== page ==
Many bodies, both in the Agriculture sector and beyond, including the National Farmers’ Union, have recently called for changes to the UK Immigration Rules (the Rules) and more particularly the Seasonal Worker route. due to increasing shortages of this worker type.
The Government always has championed the Seasonal Worker route as the ‘best framework within the immigration system for facilitating the entry of overseas workers in these roles as quickly as possible”. Until recently, the Rules enabled overseas workers to obtain permits for seasonal farm work in the UK for a period of up to six months. However, the only workers covered included those with roles in the edible horticulture sector, growing:
The Rules were considered to be too restrictive and were thought to discount other important roles within the food production sector including haulage drivers.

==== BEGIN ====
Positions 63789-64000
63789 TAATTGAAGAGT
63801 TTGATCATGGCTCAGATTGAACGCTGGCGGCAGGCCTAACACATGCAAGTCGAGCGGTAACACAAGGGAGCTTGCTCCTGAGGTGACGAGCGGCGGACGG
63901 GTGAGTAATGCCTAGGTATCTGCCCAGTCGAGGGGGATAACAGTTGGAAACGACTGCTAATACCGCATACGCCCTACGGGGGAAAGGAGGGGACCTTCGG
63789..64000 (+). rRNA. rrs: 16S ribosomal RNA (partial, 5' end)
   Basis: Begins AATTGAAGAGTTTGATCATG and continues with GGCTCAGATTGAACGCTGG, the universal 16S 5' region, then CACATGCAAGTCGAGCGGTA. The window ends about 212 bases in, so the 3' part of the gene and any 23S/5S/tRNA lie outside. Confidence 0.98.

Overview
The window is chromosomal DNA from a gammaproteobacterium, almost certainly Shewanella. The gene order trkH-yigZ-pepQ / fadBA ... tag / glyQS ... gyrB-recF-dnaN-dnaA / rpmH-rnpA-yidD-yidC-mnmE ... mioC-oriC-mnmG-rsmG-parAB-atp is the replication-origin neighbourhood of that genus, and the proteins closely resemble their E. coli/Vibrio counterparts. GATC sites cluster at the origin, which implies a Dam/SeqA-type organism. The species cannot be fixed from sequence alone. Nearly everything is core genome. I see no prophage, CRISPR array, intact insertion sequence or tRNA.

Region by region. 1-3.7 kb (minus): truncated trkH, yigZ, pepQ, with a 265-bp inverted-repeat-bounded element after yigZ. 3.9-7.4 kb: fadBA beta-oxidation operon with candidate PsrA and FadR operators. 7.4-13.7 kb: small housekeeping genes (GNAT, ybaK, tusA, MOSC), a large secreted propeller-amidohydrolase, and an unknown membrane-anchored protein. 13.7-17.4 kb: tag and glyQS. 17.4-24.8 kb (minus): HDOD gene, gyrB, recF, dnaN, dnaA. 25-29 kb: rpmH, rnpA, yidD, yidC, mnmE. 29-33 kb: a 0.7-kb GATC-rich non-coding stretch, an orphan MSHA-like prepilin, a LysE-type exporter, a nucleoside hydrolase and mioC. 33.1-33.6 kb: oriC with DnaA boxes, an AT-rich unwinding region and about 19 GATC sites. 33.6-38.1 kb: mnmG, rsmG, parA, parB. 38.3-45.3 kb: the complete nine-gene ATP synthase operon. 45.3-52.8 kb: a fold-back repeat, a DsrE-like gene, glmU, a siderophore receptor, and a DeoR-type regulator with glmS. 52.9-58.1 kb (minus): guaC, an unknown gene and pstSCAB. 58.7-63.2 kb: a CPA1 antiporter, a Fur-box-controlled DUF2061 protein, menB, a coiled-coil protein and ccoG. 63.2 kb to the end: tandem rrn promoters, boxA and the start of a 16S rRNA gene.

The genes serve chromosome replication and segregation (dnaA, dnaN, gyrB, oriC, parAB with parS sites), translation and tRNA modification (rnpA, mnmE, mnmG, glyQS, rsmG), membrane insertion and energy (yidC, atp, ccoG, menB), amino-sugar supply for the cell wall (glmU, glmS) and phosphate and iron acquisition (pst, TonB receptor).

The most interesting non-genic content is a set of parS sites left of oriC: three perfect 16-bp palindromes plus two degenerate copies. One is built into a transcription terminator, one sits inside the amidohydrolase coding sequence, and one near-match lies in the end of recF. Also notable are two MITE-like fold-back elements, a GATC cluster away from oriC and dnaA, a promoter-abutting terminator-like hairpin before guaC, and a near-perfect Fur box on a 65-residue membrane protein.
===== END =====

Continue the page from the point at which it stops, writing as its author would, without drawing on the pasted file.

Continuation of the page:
A Statement of Changes to the Rules was released by the Home Office and UK Visas and Immigration on 11 October 2021. Effective from 4pm on 11 October, the Statement amends the “Appendix Temporary Work – Seasonal Worker” to add poultry production work and haulage driving work in the transportation of food goods to the Seasonal Worker definition. Poultry production roles include butcher, plucker, food operative and meat packer. Haulage roles cover large goods vehicle drivers transporting food goods.
Employers can request workers from any of the four Government-approved recruitment agencies. The changes dictate that applications should be made by 15 November for roles in the poultry production sector and by 1 December for haulage roles.
The changes extend the scope of the Rules and it is hoped that they will facilitate an increase in the flow of seasonal workers into the UK; this is particularly key in the busy run up to Christmas – a period that demands availability of food products. However, the longevity of the extensions is limited, with poultry workers only granted permission until 31 December 2021 and haulage workers granted permission until 28 February 2022. Employers in the food sector can only speculate what changes will be implemented past these dates and should keep up to date with any further guidance and extensions released by the Home Office.